Minister of Tourism, Hon. Edmund Bartlett has invited the powerful Insurance Association of the Caribbean (IAC) to partner with tourism to build resilience to secure sustainable growth, particularly within the tourism and agricultural industries.
With Caribbean tourism set to earn an estimated US$50 billion by 2026, Minister Bartlett said about US$3.89 billion of that amount will go into travel insurance for the region.
He also noted that at the rate of growth envisaged for tourism, “we are going to be employing 1.34 million more workers across the region during that period, bringing the tourism workforce in the Caribbean region up to 2.3 million by 2026.”
Minister Bartlett’s address to the opening session of the 41st Annual Caribbean Insurance Conference yesterday (June 5) at the Hyatt Ziva Rose Hall, Montego Bay, centred on the theme, “The Insurance Industry’s Role in the Pursuit for Sustainability.”
Noting that tourism and agriculture were the two sectors most vulnerable to climate action, he said, they were also characterized by having 67 percent of their workforce being at the lowest end of the employment stream “and therefore when disruptions hit, those workers are among the last to recover, if at all.”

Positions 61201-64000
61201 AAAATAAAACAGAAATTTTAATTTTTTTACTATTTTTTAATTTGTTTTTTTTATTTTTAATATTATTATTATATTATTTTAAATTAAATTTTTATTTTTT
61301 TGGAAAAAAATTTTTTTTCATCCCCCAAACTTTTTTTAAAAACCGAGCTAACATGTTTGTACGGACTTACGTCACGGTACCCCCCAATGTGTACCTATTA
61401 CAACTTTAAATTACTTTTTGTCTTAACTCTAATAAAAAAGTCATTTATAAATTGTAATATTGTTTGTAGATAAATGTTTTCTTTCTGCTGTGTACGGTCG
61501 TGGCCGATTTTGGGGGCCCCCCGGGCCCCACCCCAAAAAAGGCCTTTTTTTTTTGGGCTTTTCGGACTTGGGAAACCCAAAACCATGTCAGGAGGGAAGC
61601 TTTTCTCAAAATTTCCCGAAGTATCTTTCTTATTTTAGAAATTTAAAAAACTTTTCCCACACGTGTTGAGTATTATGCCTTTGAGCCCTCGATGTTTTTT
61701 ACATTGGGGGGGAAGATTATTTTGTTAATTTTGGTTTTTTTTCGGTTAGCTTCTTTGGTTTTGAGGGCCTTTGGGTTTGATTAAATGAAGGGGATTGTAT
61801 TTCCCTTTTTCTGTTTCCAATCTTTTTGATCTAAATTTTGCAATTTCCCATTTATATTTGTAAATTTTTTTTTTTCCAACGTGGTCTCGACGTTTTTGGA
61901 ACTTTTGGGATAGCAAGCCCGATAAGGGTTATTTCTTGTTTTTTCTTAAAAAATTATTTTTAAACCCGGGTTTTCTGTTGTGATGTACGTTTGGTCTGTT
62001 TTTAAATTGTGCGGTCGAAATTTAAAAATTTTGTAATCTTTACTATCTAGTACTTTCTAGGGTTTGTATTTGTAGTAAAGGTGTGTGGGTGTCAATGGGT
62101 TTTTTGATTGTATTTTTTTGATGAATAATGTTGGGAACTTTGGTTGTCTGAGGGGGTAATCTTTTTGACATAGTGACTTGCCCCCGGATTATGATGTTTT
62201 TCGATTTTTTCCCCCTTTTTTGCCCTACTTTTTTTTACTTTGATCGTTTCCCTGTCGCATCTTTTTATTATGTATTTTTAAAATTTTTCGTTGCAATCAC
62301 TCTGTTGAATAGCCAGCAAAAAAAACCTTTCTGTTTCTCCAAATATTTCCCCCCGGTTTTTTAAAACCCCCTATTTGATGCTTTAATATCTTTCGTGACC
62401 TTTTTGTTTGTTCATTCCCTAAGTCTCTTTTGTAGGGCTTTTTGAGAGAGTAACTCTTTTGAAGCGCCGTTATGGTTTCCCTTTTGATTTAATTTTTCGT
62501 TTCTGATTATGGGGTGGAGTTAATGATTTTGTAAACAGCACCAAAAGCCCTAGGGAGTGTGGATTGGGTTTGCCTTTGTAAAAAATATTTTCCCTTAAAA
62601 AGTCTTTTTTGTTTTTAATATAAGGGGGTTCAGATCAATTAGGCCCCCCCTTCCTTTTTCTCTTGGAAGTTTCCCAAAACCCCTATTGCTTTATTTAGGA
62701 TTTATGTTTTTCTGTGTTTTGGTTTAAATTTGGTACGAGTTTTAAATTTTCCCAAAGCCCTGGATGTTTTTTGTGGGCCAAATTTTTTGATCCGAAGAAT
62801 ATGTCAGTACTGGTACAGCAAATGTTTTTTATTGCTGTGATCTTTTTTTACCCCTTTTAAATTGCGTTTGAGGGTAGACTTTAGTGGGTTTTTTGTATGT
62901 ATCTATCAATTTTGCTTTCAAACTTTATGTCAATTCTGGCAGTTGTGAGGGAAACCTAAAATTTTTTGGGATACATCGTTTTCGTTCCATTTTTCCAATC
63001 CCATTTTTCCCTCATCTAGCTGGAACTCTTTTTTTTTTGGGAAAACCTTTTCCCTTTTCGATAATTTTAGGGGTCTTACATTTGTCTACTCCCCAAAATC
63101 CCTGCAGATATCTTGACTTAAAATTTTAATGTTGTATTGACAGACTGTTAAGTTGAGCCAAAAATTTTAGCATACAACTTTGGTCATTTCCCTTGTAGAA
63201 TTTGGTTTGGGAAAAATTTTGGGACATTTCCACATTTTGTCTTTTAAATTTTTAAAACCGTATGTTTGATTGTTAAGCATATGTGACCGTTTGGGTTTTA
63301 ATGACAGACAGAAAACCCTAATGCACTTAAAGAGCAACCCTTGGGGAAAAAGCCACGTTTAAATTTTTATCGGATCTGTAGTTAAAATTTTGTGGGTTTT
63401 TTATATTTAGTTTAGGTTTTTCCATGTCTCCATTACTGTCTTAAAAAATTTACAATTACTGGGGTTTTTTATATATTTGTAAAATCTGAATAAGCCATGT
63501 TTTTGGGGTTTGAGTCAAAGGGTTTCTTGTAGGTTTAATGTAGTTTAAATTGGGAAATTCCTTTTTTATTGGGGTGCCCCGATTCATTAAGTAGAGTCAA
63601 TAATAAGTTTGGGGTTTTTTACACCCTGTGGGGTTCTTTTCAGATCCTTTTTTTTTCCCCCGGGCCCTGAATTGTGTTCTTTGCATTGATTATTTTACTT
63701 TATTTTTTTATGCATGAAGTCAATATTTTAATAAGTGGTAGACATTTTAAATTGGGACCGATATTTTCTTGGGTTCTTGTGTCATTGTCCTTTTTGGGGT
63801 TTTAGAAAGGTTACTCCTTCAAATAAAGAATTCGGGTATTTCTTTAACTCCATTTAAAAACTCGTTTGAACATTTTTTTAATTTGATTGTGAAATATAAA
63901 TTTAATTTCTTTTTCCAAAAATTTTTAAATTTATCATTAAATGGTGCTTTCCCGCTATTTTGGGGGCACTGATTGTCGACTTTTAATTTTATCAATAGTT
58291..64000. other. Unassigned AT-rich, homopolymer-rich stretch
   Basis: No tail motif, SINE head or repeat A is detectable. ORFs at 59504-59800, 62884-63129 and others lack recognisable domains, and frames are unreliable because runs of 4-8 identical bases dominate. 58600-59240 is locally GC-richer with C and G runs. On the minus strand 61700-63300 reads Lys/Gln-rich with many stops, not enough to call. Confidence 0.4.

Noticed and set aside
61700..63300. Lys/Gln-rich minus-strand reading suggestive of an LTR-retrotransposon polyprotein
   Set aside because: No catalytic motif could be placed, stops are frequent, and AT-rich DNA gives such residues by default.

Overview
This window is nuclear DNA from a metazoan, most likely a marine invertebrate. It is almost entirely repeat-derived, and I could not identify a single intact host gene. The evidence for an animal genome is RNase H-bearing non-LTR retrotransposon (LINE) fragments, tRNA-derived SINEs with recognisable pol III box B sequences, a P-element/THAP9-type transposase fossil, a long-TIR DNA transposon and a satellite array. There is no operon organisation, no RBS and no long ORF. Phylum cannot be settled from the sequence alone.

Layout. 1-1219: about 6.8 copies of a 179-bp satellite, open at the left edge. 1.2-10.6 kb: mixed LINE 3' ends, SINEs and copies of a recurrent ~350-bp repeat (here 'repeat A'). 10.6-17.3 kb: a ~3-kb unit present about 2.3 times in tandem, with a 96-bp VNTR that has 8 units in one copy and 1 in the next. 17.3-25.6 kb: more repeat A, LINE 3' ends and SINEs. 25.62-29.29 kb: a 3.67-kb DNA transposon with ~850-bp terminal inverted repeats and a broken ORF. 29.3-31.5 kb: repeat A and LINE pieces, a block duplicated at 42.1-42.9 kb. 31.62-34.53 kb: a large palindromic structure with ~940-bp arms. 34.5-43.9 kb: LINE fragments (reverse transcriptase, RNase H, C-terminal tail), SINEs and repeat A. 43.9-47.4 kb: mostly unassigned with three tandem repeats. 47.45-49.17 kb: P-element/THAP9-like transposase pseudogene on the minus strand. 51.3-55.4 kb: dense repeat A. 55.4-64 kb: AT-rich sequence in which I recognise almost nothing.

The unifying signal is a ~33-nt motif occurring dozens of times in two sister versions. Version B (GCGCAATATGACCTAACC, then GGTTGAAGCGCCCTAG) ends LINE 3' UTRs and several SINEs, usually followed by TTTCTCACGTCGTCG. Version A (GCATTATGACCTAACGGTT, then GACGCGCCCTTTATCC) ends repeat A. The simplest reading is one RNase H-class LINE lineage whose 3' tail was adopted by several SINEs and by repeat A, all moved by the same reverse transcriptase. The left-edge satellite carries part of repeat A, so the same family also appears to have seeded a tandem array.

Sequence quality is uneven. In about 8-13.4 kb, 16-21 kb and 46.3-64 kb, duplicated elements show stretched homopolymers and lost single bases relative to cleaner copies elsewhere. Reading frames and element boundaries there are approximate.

In a challenge to the insurance sector, Minister Bartlett questioned, “How do we find a tool to offer that peace of mind to those workers who are so vulnerable and so ill-equipped and prepared?” He said borrowing was not the answer when they were already devastated “so we need to find a tool that says here is a relief, something that you can have while you get your act together.”
In that vein, he said he was prepared to emulate Jamaica’s Tourism Workers Pension Scheme, which involves two major insurance companies in Jamaica, as “it is my intention to drive this tourism workers pension plan across the Caribbean so that every single worker in tourism would become members of this pension plan and generate, perhaps, the largest pool of domestic savings possibly in the history of the Caribbean.”
Mr. Bartlett said he was prepared to sit with the insurance sector to devise a tool to give workers some peace of mind, being mindful that there would be more disasters, including hurricanes and floods, depriving people of their homes and farm plots.
“Let’s think of how we can do it. I have a Tourism Enhancement Fund and there’s the hotel associations; let’s have a meeting and sit down to work through it. You are the ones with the ideas so let’s think out of the box and find a tool that enables whether we’re going to bundle the workers together or we’re going to treat them as companies, or whatever, so as to make the rates affordable.”
He said he would be willing to contribute to ensure its affordability “to protect the workers of the two most vulnerable industries in the Caribbean, tourism and agriculture.